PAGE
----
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Of course, there are a lot of bits where you’re scratching your head in puzzlement, which is probably why it’s not that fondly remembered, even by some Troma fans. The hikers seem intent on burying their friends, implying they’re a long way from civilization. But, you know, they only set out that morning! And the rednecks are able to drive into town fairly easily, so if I saw the bottom half of one of my friends in the woods, I’d probably run like hell to the nearest road and get some help. And if we’re talking things that put you off, the camper who takes the acid is so far over the top that it’s almost impossible to like him. And there’s the way the gay soldier runs into the middle of the redneck zombie horde, without realising their zombies, saying “you ever seen Deliverance?”, the implication being he wants them all to rape him. Oh dear.

 

So, you have to take the rough with the smooth. But it’s so wild, and tries so hard, that I think you’ll enjoy it. Or perhaps I’m so far down the rabbit hole of crap that I can’t see daylight any more. Either way, check it out!

 

Rating: thumbs up

Terror Vision (1986)

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This particular review series has been dormant for so long that I forgot about it when I was writing about our long-dormant review series the other day! But, much like my dog keeps going back to the spot he found a cheese sandwich once, so the ISCFC will keep going back to Charles Band and Full Moon (although this was produced under his “Empire Pictures” name, when they were getting major studio distribution).

 

This is very much Charles Band and his crew – in this case, his dad Albert as producer, brother Richard as composer, and regular director Ted Nicolaou – in their classic mode.  What is “classic” Full Moon, I hear you ask? Well, there are a couple of criteria that need to be matched.

 

  • Strong cast, top to bottom (kids don’t count)
  • Monster of some sort, created using practical effects
  • Very light tone, a whisker away from being a full-blown comedy
  • Great use of sets for what I presume is a limited budget
  • The poster was designed first, the movie later

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When you think of 80s B-movies, chances are at least some of what you think about will be Full Moon-related. And you can watch em all for a low monthly price these days! Go to www.fullmoonstreaming.com and knock yourself out. But never mind that, on with the review!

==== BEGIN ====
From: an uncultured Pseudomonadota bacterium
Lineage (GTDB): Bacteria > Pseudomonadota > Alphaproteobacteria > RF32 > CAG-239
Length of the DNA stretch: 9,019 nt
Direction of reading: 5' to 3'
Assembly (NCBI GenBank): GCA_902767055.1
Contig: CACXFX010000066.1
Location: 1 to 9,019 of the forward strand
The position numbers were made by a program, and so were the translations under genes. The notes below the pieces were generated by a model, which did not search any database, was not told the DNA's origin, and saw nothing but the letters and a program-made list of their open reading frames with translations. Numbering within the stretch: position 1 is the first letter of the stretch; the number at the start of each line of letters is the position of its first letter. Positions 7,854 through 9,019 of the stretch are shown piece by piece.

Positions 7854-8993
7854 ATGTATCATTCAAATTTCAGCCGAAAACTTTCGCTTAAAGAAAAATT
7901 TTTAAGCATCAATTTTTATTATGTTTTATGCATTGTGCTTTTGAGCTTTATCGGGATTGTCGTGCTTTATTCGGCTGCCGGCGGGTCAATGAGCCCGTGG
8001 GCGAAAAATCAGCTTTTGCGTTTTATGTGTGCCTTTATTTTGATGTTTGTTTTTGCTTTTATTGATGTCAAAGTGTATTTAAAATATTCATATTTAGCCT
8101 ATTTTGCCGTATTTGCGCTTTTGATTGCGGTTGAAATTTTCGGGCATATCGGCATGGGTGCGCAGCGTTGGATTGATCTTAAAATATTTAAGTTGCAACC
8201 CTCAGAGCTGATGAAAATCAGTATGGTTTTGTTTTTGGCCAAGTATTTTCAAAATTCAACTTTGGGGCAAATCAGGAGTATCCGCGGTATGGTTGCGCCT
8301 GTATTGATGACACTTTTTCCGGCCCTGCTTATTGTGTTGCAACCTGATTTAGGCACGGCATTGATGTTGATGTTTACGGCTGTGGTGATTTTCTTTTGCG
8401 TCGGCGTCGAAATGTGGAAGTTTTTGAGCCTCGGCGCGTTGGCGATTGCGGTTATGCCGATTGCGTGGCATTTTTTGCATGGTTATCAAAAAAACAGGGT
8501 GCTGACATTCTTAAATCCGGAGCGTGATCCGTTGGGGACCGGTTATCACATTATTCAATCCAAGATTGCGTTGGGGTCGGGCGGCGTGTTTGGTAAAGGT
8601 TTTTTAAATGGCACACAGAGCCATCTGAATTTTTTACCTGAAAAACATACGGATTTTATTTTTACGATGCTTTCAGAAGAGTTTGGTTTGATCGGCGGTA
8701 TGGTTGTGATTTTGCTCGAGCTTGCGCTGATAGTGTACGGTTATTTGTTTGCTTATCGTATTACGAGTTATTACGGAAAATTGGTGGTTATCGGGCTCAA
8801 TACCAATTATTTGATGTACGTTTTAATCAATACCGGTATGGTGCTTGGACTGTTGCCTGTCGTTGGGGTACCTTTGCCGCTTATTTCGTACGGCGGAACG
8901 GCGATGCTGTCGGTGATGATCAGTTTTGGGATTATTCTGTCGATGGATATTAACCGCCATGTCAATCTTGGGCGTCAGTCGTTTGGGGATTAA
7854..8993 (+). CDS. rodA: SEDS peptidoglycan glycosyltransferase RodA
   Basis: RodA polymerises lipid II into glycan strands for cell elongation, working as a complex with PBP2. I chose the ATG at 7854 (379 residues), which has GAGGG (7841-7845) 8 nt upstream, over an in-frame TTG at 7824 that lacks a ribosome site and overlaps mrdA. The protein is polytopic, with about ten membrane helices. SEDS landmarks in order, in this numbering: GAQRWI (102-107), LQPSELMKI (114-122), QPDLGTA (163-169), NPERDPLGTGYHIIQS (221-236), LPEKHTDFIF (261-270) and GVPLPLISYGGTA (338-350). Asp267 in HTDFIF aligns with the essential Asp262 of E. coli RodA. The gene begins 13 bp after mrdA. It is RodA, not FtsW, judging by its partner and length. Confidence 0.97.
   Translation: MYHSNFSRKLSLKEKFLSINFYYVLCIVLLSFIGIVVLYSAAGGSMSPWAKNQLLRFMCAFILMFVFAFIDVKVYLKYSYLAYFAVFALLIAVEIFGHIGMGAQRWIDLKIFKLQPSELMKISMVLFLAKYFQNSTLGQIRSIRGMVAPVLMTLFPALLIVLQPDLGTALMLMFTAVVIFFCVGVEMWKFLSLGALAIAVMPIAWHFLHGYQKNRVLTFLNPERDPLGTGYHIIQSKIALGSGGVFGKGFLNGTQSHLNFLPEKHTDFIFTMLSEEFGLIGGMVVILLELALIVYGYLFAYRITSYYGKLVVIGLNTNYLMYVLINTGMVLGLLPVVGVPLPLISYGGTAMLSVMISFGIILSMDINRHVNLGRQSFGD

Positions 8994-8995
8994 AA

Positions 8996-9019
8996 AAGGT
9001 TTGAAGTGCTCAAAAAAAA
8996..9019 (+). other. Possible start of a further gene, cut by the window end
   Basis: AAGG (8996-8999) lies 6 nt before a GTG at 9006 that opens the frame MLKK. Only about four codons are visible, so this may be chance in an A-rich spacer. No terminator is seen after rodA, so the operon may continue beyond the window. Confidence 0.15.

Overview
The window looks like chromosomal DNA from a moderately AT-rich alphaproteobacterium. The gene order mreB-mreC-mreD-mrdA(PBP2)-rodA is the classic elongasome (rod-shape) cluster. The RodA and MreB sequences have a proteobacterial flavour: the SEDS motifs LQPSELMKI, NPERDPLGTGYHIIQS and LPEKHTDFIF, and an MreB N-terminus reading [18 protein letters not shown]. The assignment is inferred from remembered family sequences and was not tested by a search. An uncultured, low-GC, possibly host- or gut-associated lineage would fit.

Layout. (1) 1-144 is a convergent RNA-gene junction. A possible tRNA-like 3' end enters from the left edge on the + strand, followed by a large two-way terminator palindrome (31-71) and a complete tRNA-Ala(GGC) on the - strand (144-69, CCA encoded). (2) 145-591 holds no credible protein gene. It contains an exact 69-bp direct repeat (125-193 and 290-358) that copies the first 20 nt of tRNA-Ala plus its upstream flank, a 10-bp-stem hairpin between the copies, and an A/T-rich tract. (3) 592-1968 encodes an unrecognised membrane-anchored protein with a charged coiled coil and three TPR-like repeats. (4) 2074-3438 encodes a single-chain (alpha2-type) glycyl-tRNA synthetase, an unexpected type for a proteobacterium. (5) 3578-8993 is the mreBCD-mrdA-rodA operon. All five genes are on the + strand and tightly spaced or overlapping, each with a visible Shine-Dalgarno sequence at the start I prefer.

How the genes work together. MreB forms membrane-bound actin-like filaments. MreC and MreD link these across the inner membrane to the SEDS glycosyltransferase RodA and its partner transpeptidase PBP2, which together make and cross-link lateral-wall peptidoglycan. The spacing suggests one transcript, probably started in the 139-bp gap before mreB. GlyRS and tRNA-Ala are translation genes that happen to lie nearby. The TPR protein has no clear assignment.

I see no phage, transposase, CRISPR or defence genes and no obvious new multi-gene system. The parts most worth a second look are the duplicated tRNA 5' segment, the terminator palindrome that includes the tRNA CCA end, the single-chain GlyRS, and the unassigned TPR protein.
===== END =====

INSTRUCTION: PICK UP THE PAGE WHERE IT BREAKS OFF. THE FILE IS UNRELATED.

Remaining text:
The Putterman family are just your average, wholesome, good old fashioned American family. Mum and Dad (Mary Woronov and Gerrit Graham, B-movie royalty) are swingers and have decorated their home in spectacularly hideous 80s pornographic “art” fashion, complete with gaudy lighting, a massive indoor Jacuzzi, and so on. Daughter Suzy (Diane Franklin, “Better Off Dead”) is a punk with a boyfriend called OD (Jon Gries, super “That Guy” actor). Grandpa (Bert Remsen) is a survivalist who’s built a bomb shelter underneath the house, and happily watches gory horror movies with his grandson. You know, like all families!

 

Dad installs a satellite dish in the back yard – perhaps the fakest looking “outside” set ever – to get tons of bootleg TV, but it has an unfortunate extra bonus. On the far side of the galaxy is an alien race who’s figured out an easy way to get rid of their rubbish, and it’s to turn it into energy and just fire it out into the universe. Two problems manifest themselves, and the first is that a garbage monster was accidentally beamed away with the rest of it. Second, of course, is that a slight miscalculation leads the energy beam to find the Putterman’s satellite dish, and materialise in their back yard (it has the power to beam itself in and out of TVs, because of course it does).

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The Grampa and grandson see the alien first  – well, the satellite repair guy really sees it first, but he gets eaten immediately afterwards – and then it’s sort of a cat-and-mouse game, with time spent trying to convince the rest of the cast that the alien is real, including a Medusa-dressed local midnight movie TV host, and the swinging couple that the parents bring back. OD even briefly pacifies the alien, a nice touch. The alien garbage man who made the mistake even beams himself to Earth to try and help the humans, and his story arc is hilarious.